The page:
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Economic data is pointing downward and investor sentiment is turning negative.
Perhaps most worrisome is the massive pile of highly levered debt that continues to grow. BAML's survey finds that corporate leverage is the top concern among investors surveyed for the first time since 2009.
Still, there seems consensus among many in the market that it's not yet time to panic.
Economists and market strategists have often pointed to U.S. bank balance sheets, which currently hold historically low levels of risky assets and debt, as evidence that there is not significant systemic risk. The issue, however, is just how much debt is held by institutions other than banks — those without FDIC protection and trillions of dollars in deposits to fall back on if things go bad.
What they're saying: “We’ve never been in an environment where there were quite this many non-banks,” Michael Bright, executive vice president and chief operating officer of Ginnie Mae, a government housing agency that buys and insures many of the loans issued by non-bank lenders told the Washington Post in September. “So we need to take some additional measures, in my view, to prepare for an economic environment with either higher delinquencies or higher interest rates.”
U.K. Prime Minister Theresa May lost yesterday's Brexit vote by an astonishing margin, cobbling together only 202 votes for her Brexit deal, writes Axios' Felix Salmon.
Worse, there were 432 votes against it, including 118 of the 317 MPs representing her own Conservative party. That makes this vote the biggest and most consequential government defeat since at least the 1840s.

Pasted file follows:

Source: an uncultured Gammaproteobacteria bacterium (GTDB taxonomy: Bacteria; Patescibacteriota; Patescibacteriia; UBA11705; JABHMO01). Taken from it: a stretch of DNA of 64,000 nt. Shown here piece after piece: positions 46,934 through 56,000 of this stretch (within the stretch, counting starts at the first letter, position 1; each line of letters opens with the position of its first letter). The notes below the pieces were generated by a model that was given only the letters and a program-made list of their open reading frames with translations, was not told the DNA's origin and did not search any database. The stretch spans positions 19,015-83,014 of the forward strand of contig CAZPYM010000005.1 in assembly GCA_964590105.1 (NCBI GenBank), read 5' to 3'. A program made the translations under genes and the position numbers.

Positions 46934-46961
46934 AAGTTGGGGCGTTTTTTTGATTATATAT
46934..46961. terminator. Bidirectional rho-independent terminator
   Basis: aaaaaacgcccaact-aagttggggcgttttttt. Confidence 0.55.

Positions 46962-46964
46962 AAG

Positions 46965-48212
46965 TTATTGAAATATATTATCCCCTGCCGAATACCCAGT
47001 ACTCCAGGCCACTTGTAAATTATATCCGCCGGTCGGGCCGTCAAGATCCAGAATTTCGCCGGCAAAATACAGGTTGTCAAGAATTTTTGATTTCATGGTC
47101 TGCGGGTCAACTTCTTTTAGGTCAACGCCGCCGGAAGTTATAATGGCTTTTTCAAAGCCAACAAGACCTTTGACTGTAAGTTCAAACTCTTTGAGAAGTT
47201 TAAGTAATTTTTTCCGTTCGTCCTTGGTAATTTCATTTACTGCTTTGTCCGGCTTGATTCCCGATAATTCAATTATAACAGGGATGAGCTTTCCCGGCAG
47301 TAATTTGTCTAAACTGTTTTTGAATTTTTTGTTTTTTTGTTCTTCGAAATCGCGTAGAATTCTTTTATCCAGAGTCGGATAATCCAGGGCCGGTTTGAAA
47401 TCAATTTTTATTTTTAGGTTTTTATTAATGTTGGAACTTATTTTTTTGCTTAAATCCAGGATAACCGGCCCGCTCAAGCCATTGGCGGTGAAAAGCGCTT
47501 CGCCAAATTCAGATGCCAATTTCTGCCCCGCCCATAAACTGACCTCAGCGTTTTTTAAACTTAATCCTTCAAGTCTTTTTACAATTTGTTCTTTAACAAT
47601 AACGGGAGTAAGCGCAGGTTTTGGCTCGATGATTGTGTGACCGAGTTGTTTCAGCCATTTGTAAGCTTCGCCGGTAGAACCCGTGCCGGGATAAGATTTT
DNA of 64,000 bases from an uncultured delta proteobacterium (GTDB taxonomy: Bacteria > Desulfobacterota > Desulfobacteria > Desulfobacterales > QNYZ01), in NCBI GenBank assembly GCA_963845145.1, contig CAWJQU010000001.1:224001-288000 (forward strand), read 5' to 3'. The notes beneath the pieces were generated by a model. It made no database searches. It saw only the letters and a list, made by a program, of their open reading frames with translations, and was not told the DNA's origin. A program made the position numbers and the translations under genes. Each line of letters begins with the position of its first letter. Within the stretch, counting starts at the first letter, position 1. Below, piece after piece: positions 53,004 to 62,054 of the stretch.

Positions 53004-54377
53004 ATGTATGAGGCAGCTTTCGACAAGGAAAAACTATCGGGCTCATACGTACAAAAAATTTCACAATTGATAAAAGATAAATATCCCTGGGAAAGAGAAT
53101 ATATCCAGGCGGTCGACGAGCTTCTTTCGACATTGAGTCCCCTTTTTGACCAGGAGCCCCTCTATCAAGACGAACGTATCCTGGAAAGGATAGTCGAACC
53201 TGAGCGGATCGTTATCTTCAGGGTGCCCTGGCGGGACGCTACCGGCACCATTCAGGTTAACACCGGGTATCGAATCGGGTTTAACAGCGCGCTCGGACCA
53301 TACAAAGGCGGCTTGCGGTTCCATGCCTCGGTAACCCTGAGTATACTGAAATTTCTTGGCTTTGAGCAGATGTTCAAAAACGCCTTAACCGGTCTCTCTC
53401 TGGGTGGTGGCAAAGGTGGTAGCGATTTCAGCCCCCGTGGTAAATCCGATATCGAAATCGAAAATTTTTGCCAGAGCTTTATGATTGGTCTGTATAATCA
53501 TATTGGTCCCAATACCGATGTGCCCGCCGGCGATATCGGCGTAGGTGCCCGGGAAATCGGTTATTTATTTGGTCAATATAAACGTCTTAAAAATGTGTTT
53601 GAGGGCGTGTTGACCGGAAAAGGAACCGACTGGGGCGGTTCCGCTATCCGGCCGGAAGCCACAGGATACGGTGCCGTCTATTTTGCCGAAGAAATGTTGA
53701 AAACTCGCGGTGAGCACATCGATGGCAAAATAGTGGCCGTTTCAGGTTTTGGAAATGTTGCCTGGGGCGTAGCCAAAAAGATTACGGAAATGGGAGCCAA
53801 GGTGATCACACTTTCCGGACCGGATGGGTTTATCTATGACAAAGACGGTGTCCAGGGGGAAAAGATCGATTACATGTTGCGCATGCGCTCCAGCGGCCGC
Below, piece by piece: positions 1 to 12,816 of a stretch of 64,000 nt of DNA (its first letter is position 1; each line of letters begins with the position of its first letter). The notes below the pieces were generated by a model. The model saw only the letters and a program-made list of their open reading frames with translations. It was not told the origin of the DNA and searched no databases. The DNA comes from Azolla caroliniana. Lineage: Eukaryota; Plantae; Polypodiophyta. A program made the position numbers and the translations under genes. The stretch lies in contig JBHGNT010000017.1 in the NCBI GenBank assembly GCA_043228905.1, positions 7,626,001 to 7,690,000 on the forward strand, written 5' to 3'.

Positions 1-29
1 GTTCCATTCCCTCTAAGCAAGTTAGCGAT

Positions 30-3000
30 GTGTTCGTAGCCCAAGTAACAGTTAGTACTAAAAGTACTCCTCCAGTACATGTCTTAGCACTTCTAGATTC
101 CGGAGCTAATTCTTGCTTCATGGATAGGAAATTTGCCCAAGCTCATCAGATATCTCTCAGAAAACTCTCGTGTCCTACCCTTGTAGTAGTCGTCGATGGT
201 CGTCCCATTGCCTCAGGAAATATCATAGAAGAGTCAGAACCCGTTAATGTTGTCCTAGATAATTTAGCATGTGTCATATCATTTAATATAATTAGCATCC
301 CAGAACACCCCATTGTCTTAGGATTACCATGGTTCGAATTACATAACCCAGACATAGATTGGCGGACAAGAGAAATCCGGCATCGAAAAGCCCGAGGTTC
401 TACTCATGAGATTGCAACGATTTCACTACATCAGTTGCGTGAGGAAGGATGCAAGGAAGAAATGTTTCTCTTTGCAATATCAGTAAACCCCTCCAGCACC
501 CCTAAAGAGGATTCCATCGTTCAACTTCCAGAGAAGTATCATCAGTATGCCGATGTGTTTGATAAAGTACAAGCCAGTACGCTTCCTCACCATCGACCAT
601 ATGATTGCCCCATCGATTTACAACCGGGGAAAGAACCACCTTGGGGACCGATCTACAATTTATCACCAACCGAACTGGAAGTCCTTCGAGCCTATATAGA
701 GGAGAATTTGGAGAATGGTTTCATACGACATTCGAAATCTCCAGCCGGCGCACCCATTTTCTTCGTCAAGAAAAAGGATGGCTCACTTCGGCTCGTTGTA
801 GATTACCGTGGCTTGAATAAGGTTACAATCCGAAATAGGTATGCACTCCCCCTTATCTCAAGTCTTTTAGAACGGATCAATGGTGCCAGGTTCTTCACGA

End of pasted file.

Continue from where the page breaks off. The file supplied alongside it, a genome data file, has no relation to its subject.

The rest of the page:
The only choice left would seem to be no Brexit. Britain can change its mind and decide to stay in the EU after all, or it can ask the EU to agree to a delay, pending a second referendum. That second referendum would probably result in a vote to remain, especially given that about 1.5 million young voters have become eligible to vote since the 2016 referendum, and a huge majority of young Britons want to be part of Europe.
Be smart: Don't believe anybody who tells you that they know how this is all going to play out. Britain is caught up in political chaos, and just about any option is still possible, including a hard Brexit, another general election, or a change in Conservative party leadership. That said, the possibility that Brexit might not happen at all is looking increasingly likely.
European Commission President Jean-Claude Juncker (L) and President of the European Central Bank Mario Draghi (FREDERICK FLORIN/AFP/Getty Images)
European Central Bank President Mario Draghi gave hints that he may continue the central bank's bond-buying program through this year, saying the economy of the 28-member bloc is weaker than he previously expected.
Germany's 5-year low in economic growth reported this week along with unimpressive reports from Italy, Britain, France and Spain (the euro zone's largest economies) in recent months have given that impression, even as the bank said it would solider on raising interest rates and cut its 15 billion euro per month stimulus.